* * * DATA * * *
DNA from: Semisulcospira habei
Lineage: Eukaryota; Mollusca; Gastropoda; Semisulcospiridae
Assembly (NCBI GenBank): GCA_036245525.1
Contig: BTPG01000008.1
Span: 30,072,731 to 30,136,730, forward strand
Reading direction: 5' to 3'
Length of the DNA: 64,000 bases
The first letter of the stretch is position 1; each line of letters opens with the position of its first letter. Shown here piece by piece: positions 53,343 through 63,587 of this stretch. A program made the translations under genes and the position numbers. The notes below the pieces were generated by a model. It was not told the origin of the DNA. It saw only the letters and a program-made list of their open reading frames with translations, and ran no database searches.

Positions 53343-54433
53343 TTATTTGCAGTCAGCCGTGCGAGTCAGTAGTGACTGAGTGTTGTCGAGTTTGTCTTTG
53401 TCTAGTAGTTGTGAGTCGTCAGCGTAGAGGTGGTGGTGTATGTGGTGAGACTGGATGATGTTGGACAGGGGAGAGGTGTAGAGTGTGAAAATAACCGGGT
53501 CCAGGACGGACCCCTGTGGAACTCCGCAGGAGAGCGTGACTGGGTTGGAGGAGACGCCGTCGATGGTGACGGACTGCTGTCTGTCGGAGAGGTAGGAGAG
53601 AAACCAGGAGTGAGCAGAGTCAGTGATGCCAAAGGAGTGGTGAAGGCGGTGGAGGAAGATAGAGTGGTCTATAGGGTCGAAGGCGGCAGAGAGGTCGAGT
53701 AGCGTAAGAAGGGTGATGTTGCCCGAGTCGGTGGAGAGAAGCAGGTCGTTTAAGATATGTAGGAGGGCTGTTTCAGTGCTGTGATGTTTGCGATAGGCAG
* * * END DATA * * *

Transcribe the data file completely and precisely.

DNA from: Semisulcospira habei
Lineage: Eukaryota; Mollusca; Gastropoda; Semisulcospiridae
Assembly (NCBI GenBank): GCA_036245525.1
Contig: BTPG01000008.1
Span: 30,072,731 to 30,136,730, forward strand
Reading direction: 5' to 3'
Length of the DNA: 64,000 bases
The first letter of the stretch is position 1; each line of letters opens with the position of its first letter. Shown here piece by piece: positions 53,343 through 63,587 of this stretch. A program made the translations under genes and the position numbers. The notes below the pieces were generated by a model. It was not told the origin of the DNA. It saw only the letters and a program-made list of their open reading frames with translations, and ran no database searches.

Positions 53343-54433
53343 TTATTTGCAGTCAGCCGTGCGAGTCAGTAGTGACTGAGTGTTGTCGAGTTTGTCTTTG
53401 TCTAGTAGTTGTGAGTCGTCAGCGTAGAGGTGGTGGTGTATGTGGTGAGACTGGATGATGTTGGACAGGGGAGAGGTGTAGAGTGTGAAAATAACCGGGT
53501 CCAGGACGGACCCCTGTGGAACTCCGCAGGAGAGCGTGACTGGGTTGGAGGAGACGCCGTCGATGGTGACGGACTGCTGTCTGTCGGAGAGGTAGGAGAG
53601 AAACCAGGAGTGAGCAGAGTCAGTGATGCCAAAGGAGTGGTGAAGGCGGTGGAGGAAGATAGAGTGGTCTATAGGGTCGAAGGCGGCAGAGAGGTCGAGT
53701 AGCGTAAGAAGGGTGATGTTGCCCGAGTCGGTGGAGAGAAGCAGGTCGTTTAAGATATGTAGGAGGGCTGTTTCAGTGCTGTGATGTTTGCGATAGGCAG